John also had a sense of humor and a bravado right out of Scarlet Pimpernel and other adventure books for young boys. One of his hobbies was approaching cops on the street and, with his best down-home accent, asking to take their pictures to show the folks back home what a real big-city policeman looks like. If he had a girl with him, he’d pose with the cop and she’d take the photo.

He also returned to his home-town, Mooresville, and posed for pictures with his neighbors at the time when the FBI manhunt was at its most intense. None of them finked on him and they all treasured the photos for years after.

The caper that most endeared him to the public, though, was his break from the “escape-proof” Crown Point jail early in 1934. Legends still abound about this, and best known is the yarn that he got out of his cell with a balsa-wood imitation gun which he had dyed black with shoe polish, after which he quickly collected some real munitions, as he passed through the eight gates and nearly a hundred National Guardsmen and regular jail guards who stood between him and freedom.

Probably, the real truth is, as suggested by Toland in his book, The Dillinger Days, one of the celebrities admitted to see “the nation’s top bank robber” had smuggled a pistol in to him. Toland claims to have the facts from a reliable source and says the celebrity was actually an Indiana Supreme Court justice.


Dillinger’s crime record was hardly heinous. He bungled an attempt to rob a grocer in 1924 and was sent up for 14 years, after making a deal with the district attorney, who promptly double-crossed him (Hence his famous witticism, “Never trust an automatic pistol or a D.A.’s deal.”)

After serving nine years, John got out in spring 1933 and promptly began showing society what he had learned in stir. He robbed 23 banks and three police stations (the banks evidently being serious, money-making work, and the three police stations being Art For Art’s Sake). Captured twice, he escaped both times; surrounded by the Feds at Little Bohemia Lodge in Lake Geneva, Wisconsin, he escaped out a back window, while Hoover’s Heroes shot lots of holes in four vacationing businessmen who walked out the front door at the wrong moment.

The last little boo-boo made lots of bad vibes for the FBI, as you can imagine, and it took all of Hoover’s genius for publicity and promotion (the only genius he really had) to restore the Bureau’s tarnished reputation.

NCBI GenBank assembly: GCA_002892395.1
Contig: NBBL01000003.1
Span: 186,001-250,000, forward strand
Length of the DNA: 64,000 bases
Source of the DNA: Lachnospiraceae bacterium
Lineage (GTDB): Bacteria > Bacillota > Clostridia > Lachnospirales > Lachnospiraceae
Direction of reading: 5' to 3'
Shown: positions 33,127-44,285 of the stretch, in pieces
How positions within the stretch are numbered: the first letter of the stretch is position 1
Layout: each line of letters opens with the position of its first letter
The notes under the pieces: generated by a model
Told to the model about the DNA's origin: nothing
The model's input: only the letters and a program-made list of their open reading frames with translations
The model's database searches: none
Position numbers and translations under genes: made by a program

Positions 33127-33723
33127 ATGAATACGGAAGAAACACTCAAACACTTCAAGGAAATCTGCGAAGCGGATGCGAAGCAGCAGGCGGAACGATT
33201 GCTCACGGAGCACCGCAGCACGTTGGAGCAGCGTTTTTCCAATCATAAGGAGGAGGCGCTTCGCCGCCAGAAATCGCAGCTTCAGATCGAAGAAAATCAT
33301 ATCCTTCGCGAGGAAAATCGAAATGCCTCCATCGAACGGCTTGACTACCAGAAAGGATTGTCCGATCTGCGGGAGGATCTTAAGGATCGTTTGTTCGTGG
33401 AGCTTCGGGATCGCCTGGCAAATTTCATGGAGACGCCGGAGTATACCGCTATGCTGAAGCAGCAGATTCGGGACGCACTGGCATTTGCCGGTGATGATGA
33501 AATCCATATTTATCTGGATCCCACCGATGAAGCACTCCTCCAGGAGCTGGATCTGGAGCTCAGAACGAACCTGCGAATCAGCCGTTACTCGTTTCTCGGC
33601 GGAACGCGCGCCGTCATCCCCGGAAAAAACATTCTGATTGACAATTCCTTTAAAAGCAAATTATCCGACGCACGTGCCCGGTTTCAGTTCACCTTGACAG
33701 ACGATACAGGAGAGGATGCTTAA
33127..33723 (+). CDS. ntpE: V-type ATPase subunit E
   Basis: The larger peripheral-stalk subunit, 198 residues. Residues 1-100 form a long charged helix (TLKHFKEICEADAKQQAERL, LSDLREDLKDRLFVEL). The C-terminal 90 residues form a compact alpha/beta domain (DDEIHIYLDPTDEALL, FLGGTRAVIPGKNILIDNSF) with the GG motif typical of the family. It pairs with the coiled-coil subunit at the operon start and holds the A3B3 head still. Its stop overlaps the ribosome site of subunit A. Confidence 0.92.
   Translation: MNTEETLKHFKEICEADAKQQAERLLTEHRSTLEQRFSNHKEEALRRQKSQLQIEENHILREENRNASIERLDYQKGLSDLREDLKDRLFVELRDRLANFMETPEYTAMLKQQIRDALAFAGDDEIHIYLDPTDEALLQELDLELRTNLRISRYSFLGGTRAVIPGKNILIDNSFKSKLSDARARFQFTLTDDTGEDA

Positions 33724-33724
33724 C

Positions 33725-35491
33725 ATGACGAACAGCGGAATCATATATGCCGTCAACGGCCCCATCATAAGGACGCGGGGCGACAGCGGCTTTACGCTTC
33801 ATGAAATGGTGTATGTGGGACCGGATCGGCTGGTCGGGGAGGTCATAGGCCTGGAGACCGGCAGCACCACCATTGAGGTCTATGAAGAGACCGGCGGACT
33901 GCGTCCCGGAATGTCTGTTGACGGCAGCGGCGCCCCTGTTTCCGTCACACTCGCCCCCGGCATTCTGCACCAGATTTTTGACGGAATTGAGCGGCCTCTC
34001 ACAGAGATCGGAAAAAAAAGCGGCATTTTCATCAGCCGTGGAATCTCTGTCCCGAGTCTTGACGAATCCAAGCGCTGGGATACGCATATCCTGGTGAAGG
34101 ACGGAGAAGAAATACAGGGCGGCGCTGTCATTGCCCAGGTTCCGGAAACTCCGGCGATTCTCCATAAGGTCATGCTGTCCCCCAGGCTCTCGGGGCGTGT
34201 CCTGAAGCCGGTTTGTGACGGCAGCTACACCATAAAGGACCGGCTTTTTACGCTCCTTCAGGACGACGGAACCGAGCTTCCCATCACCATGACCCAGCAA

Melvin Purvis, the unfortunate goof who led the Feds at Little Bohemia, finally got a chance to vindicate himself by leading the squad that waited outside the Biograph Theater on June 22, 1934, to blast John down when he came out after seeing Clark Gable die heroically in Manhattan Melodrama.

“If I can’t live as I please, let me die when I choose,” were Gable’s last words in that flick, incidentally. They make a nice epitaph for John, don’t they?

Some civil liberties buffs and other troublemakers still criticized the Bureau, even after John was gunned down. They pointed out that Purvis seemed as trigger-happy at the Biograph as he had been at Little Bohemia, since all the evidence indicated that the fugitive hadn’t been given a chance to surrender. Hoover always denied that and insisted John had drawn a gun before the Feds fired, and a gun was (of course) produced.

Nevertheless, Hoover was none too pleased with Purvis, either for giving the civil libertarians something to bitch about or for hogging too much personal publicity. In the familiar pattern, Purvis was hounded out of the Bureau. He finally became director of the Post-Toasties Junior G-Men, and subsequently committed suicide.

“Purvis,” as old Doc Naismith tells the tale, “couldn’t bear to live with the knowledge that he’d killed a far greater American than himself or J. Edgar.”


Then again, maybe Purvis didn’t shoot Dillinger at all.


This is the thesis of a book called Dillinger—Dead or Alive? by Jay Nash and Ron Offen, which was published by Henry Regnery in 1969.

According to Nash and Offen, the man killed at the Biograph was actually Jimmy Lawrence, a petty criminal who looked a little like Dillinger. The FBI discovered their mistake, Nash and Offen claim, as soon as they compared fingerprints—but covered it up. They had already received plenty of criticism for shooting the four businessmen at Lake Geneva and didn’t want folks to know they’d followed that up by shooting another wrong man.